by Lou Aronica
Reviewers have called Lou Aronica’s novel BLUE “compelling,” “beautifully written,” “a story to remember and cherish,” and “one of those books that everyone should find a moment to read.” Readers have said it was “a great inspiration,” “I’ve never been more moved or inspired,” and “one of the best books I’ve read.”
Now comes this prequel novella, a short work that provides the essential story behind the story. UNTIL AGAIN tells of a decidedly real-world event: the final weekend in the breakup of a marriage. For Chris Astor, the divorce is not something he wants, primarily because of the distance it will put between his ten-year-old daughter Becky and himself.
Juxtaposed against this is a critical event in Tamarisk, the bedtime-story fantasy world that Chris and Becky created when Becky was much younger. Miea, the university-age princess of Tamarisk fears that her world has become a terribly dangerous place...but she could not possibly have imagined where that danger will lead her and the people she loves.
These parallel stories converge, in a most unusual way, in a tale of change and new tomorrows. A powerful revelation for those who have read BLUE, and an emotionally charged introduction to these deeply relatable characters for those who haven’t, UNTIL AGAIN is a warm, engaging, and bittersweet work that promises to speak to your heart. (Goodreads)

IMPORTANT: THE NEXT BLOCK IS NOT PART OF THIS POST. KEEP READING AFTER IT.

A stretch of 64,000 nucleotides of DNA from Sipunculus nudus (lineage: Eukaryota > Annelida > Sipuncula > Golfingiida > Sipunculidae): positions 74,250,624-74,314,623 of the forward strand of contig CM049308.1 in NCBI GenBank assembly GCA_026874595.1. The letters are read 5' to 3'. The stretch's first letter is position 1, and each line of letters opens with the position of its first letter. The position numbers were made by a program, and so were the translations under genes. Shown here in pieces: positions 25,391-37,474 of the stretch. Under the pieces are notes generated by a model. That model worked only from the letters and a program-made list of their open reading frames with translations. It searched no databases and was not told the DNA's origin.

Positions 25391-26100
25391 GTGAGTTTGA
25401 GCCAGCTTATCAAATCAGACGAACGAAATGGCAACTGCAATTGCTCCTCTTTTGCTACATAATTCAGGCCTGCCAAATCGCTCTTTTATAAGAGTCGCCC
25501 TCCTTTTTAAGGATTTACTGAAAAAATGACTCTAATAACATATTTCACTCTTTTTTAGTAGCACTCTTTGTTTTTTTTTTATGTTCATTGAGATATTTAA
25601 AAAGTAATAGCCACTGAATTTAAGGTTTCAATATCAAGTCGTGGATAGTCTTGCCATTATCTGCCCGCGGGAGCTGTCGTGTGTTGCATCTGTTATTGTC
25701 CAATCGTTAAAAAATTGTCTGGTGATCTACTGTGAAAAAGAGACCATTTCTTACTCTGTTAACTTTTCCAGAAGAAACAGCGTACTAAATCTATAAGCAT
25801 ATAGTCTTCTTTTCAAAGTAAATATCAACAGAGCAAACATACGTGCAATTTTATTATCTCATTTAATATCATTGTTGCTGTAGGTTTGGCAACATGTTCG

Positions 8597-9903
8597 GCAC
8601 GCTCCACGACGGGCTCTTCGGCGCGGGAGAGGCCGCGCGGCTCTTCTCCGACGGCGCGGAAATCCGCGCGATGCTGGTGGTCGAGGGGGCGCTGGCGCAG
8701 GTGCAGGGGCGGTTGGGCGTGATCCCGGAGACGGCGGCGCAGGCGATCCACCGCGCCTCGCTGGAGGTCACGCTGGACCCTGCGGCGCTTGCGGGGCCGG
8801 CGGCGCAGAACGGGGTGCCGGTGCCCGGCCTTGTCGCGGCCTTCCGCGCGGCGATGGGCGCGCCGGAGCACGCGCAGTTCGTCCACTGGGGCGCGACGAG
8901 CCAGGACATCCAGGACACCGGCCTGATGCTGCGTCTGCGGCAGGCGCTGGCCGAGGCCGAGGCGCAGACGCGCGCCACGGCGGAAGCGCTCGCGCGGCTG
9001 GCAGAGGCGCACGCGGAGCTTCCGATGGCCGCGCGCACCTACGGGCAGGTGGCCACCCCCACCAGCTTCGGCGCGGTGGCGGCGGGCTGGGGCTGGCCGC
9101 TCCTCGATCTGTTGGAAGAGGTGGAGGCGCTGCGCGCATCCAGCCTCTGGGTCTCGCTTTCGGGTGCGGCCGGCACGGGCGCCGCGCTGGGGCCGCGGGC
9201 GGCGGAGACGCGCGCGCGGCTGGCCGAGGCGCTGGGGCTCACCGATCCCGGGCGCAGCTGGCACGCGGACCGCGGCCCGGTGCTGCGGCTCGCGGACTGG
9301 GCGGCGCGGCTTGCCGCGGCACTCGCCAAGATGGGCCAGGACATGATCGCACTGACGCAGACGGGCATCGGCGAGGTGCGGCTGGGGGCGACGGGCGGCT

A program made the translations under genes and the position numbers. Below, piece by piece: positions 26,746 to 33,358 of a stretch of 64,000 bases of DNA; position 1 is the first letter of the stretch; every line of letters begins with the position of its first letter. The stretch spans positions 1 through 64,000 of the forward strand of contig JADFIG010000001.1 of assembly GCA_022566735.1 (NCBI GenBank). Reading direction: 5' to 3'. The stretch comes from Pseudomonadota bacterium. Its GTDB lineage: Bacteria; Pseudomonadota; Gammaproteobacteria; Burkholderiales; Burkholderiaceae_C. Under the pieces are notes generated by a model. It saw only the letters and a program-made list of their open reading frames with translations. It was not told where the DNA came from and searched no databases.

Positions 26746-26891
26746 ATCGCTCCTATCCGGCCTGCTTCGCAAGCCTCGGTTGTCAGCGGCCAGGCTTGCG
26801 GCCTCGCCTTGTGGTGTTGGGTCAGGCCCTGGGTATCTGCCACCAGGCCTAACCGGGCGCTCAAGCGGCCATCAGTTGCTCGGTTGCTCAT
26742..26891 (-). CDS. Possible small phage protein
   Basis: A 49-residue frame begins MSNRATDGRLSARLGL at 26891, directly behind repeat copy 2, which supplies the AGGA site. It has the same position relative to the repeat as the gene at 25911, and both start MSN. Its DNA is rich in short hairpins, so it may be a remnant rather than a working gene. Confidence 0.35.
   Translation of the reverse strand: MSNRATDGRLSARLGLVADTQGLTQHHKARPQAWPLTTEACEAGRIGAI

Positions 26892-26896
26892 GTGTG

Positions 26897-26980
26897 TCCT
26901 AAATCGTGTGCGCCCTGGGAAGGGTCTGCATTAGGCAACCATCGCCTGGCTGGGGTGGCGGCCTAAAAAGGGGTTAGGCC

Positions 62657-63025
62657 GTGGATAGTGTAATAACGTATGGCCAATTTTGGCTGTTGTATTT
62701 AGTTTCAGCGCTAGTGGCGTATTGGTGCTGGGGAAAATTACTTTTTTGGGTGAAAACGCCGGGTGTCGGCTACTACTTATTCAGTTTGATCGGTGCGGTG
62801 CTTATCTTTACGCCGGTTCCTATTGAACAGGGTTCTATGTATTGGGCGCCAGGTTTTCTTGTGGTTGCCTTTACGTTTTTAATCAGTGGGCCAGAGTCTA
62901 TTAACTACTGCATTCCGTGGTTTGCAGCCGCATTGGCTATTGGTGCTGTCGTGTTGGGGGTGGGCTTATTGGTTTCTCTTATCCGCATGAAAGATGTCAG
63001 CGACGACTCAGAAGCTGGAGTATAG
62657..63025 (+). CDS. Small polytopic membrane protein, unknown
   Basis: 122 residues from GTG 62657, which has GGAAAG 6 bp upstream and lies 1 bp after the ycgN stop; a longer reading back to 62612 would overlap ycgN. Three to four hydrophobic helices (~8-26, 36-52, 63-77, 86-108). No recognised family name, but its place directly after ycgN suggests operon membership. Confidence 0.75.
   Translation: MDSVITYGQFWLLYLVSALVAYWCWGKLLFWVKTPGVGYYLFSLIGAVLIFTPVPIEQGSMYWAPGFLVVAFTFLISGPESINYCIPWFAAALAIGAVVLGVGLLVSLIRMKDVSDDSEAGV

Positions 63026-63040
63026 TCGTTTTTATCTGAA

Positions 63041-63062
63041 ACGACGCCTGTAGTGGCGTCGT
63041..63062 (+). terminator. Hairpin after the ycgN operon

This is a prequel to Blue, which I reviewed at the beginning of the year. Really enjoyed Blue and it was such a powerful story that it brought tears to my eyes. You can see my review here if interested.
This novella gives us a little background on Chris and Polly's split, and some insight into why Becky is so angry. We also learn more about Meia, who is at university during this period.
As it's a novella, it's a quick read at only 85 pages. I'm not sure if this should be read before or after Blue. As I had already read the book, this filled in some background for me. I think that if I had read this one first, it might have made the full length story a little more well rounded. Either way, it's a good story.
This time around, I found myself more captivated by Meia's story. I enjoyed seeing her before she became queen, and learning more about her relationship with her parents. Still don't care for Polly, Becky's mother. I never got a feel for why she wanted the divorce, as Chris was more sympathetic in this one. Maybe I missed something, but she came off as a real witch.
All in all, this is a nice companion to Blue.